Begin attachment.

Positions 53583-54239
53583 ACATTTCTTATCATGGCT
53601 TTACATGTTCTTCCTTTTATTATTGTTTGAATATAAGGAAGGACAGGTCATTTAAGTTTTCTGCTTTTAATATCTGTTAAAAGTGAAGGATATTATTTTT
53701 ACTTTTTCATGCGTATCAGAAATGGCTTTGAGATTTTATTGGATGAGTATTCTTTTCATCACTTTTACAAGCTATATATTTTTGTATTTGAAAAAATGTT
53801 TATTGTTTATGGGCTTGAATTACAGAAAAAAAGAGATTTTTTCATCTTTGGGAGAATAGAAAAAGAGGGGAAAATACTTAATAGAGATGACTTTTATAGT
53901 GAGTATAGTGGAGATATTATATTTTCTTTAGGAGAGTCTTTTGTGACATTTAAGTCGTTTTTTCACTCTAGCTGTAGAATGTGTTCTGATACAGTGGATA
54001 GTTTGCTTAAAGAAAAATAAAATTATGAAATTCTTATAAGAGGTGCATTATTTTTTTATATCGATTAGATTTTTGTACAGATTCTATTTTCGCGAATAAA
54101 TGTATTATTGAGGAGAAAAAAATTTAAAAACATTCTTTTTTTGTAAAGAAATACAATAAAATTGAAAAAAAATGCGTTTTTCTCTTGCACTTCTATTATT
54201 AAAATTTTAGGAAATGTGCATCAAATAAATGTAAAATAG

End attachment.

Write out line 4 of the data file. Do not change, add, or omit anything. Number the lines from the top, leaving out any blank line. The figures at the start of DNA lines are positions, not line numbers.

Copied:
53701 ACTTTTTCATGCGTATCAGAAATGGCTTTGAGATTTTATTGGATGAGTATTCTTTTCATCACTTTTACAAGCTATATATTTTTGTATTTGAAAAAATGTT